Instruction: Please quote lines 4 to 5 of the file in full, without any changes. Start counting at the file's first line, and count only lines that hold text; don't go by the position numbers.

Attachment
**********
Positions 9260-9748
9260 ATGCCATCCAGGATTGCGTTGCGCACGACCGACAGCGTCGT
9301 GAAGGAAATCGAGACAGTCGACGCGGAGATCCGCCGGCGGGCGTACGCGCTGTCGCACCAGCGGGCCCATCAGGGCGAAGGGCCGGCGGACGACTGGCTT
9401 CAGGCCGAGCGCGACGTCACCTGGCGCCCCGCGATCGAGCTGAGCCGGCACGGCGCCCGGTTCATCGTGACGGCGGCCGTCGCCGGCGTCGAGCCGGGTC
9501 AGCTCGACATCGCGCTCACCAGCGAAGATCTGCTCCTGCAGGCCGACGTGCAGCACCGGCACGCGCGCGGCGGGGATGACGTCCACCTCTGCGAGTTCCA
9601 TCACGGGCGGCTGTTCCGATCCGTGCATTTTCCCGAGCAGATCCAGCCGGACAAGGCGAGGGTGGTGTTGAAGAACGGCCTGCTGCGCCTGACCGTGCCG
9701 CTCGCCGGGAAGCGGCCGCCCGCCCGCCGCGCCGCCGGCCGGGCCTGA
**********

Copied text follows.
9401 CAGGCCGAGCGCGACGTCACCTGGCGCCCCGCGATCGAGCTGAGCCGGCACGGCGCCCGGTTCATCGTGACGGCGGCCGTCGCCGGCGTCGAGCCGGGTC
9501 AGCTCGACATCGCGCTCACCAGCGAAGATCTGCTCCTGCAGGCCGACGTGCAGCACCGGCACGCGCGCGGCGGGGATGACGTCCACCTCTGCGAGTTCCA